The theme of Historicon 2004 is “D-Day and the Liberation of Europe.” If you’re not going, you can still be there in spirit by playing this set of Fast Play D-Day free wargames rules. Author Matt Fritz also provides paper soldiers, landing craft and bunkers. It’s everything you need for a quick D-Day game.
Chris Kemp offers Not Quite Mechanized, a free set of operational level WWII rules. With the great emphasis on skirmish rules these days, it’s refreshing to see a set of large scale rules. Here’s what Chris has to say on why he decided to write an operational level set:
The idea for NQM began in the 1980’s when there was a dearth of fast games that allowed large multiplayer games to flow smoothly with a minimum of fuss. My experience of large cloth-model games at RMA Sandhurst with Dr Paddy Griffith and others, created a yearning to be able to re-create the vast sweep of those games, but with a far less intrusive umpire load. The players would be able to handle all the low-level combat themselves, leaving the umpire(s) free to concentrate on the high level decisions. Oh, and just to make it harder, the game had to be able to handle a couple of players wanting to have a knock-about on a Friday evening. Whether or not I succeeded, you can judge for yourself.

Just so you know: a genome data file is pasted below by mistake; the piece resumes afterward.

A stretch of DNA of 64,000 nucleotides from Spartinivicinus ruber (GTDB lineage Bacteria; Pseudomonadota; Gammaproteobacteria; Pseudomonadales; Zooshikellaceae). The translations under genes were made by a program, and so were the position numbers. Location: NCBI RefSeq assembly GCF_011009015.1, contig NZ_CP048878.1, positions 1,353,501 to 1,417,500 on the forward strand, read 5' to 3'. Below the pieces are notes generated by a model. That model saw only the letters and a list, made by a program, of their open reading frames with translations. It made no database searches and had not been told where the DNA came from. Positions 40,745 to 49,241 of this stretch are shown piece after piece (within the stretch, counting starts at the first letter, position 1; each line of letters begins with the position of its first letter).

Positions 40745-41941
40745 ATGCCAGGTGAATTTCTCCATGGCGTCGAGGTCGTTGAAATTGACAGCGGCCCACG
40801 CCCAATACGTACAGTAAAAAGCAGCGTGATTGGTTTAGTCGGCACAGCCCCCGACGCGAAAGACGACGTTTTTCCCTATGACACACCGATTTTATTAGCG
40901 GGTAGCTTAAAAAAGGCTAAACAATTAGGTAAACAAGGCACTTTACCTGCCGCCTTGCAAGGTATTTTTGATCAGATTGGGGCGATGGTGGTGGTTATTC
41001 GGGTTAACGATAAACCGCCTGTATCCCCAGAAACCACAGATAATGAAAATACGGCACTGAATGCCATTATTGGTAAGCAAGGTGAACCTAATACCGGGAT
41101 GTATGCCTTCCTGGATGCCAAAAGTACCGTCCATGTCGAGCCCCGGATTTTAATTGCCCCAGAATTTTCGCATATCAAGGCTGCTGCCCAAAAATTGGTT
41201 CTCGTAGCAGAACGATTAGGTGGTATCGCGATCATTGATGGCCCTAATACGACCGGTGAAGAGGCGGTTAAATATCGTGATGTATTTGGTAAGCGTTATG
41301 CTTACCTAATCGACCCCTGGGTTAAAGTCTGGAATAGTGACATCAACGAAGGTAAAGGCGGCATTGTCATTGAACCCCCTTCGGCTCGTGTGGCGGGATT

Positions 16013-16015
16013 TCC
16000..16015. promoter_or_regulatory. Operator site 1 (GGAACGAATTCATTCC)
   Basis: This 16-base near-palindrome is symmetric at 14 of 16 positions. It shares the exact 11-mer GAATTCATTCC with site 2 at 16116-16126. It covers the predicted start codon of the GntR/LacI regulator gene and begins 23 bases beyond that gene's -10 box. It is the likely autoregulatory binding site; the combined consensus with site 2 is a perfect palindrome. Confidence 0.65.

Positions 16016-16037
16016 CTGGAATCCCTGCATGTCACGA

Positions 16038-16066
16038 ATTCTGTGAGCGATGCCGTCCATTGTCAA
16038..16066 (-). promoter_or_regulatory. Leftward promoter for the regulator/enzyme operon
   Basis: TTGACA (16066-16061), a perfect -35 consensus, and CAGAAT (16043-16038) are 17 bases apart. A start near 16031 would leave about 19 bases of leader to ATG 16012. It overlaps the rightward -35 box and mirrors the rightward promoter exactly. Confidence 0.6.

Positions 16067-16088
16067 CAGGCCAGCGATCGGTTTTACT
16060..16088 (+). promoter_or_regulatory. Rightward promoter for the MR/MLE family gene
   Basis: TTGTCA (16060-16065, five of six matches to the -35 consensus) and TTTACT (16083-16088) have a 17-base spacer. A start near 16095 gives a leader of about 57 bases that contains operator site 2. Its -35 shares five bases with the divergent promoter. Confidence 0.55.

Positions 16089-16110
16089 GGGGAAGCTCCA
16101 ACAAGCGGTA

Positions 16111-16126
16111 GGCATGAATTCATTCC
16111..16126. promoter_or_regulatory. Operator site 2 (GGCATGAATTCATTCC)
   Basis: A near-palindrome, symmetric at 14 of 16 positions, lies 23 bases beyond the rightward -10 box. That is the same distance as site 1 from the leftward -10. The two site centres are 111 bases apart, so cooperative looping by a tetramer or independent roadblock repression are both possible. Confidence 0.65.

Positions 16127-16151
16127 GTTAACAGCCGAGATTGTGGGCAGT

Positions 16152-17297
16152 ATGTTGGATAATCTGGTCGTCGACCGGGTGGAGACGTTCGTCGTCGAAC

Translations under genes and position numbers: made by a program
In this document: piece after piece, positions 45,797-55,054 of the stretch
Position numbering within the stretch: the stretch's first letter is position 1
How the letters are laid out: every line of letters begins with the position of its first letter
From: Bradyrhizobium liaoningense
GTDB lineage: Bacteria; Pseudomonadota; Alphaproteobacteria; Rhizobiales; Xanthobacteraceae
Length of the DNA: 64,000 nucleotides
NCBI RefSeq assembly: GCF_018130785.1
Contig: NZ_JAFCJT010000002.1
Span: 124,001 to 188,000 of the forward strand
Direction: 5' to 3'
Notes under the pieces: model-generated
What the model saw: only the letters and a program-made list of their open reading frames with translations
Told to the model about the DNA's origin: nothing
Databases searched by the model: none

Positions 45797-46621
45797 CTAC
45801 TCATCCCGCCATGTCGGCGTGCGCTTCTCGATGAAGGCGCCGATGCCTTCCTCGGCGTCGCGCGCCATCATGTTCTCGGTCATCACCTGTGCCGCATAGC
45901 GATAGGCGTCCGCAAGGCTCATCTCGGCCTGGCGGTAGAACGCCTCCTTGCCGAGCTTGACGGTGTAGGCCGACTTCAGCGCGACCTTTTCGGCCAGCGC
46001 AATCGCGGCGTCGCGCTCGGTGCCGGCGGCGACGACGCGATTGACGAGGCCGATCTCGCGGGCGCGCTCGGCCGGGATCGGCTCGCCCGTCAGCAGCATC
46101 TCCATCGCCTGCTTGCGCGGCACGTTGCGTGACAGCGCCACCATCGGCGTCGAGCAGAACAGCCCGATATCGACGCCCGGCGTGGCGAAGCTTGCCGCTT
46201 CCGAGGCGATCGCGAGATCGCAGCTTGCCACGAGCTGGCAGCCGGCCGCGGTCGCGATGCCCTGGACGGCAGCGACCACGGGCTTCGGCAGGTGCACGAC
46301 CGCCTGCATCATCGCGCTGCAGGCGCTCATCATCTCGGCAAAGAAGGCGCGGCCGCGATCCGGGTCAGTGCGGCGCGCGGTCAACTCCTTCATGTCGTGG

Mike Cooper has a web page with useful information on World War Two vehicle camouflage. IIt includes text descriptions, as well as a virtual “paint chip” gallery.
Platoon Action is a set of skirmish rules for WWII. The author writes:
Platoon Action is a skirmish-level game of World War II combat. Figure scale is one man to one man; ground scale is not exact, but about 1″ to 5-10 yards. Typically a player might control up to an infantry platoon (three squads of about ten men each; perhaps an HQ section); optionally supported by a few heavy weapons or vehicles. Although there are vehicle rules, it should be noted that these are primarily rules intended for infantry combat.
Brett Drake offers a set of rules called WWII Plastic Skirmish, which are — obviously — rules for playing WWII games with plastic army men.
What more could you want? Your favorite childhood toys. Dice. Mayhem.